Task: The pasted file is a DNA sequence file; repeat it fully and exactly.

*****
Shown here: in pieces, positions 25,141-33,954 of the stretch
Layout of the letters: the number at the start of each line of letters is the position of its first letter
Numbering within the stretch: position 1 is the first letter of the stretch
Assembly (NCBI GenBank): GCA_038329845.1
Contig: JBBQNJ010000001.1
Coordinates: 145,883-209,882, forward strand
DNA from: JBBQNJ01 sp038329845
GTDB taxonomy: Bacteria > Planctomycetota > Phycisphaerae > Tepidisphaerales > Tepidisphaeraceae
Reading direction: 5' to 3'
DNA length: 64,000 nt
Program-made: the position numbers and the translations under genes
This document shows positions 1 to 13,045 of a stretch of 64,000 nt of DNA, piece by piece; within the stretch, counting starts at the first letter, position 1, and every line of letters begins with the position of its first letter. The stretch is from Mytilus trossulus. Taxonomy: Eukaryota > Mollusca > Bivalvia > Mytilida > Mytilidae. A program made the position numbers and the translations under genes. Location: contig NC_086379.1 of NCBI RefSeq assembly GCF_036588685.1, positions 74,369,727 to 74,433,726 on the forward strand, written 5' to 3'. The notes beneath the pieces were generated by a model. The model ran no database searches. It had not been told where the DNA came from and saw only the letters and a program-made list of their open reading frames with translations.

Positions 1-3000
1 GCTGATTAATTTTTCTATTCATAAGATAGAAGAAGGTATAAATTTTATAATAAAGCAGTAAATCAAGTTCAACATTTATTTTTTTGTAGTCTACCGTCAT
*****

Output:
Shown here: in pieces, positions 25,141-33,954 of the stretch
Layout of the letters: the number at the start of each line of letters is the position of its first letter
Numbering within the stretch: position 1 is the first letter of the stretch
Assembly (NCBI GenBank): GCA_038329845.1
Contig: JBBQNJ010000001.1
Coordinates: 145,883-209,882, forward strand
DNA from: JBBQNJ01 sp038329845
GTDB taxonomy: Bacteria > Planctomycetota > Phycisphaerae > Tepidisphaerales > Tepidisphaeraceae
Reading direction: 5' to 3'
DNA length: 64,000 nt
Program-made: the position numbers and the translations under genes
This document shows positions 1 to 13,045 of a stretch of 64,000 nt of DNA, piece by piece; within the stretch, counting starts at the first letter, position 1, and every line of letters begins with the position of its first letter. The stretch is from Mytilus trossulus. Taxonomy: Eukaryota > Mollusca > Bivalvia > Mytilida > Mytilidae. A program made the position numbers and the translations under genes. Location: contig NC_086379.1 of NCBI RefSeq assembly GCF_036588685.1, positions 74,369,727 to 74,433,726 on the forward strand, written 5' to 3'. The notes beneath the pieces were generated by a model. The model ran no database searches. It had not been told where the DNA came from and saw only the letters and a program-made list of their open reading frames with translations.

Positions 1-3000
1 GCTGATTAATTTTTCTATTCATAAGATAGAAGAAGGTATAAATTTTATAATAAAGCAGTAAATCAAGTTCAACATTTATTTTTTTGTAGTCTACCGTCAT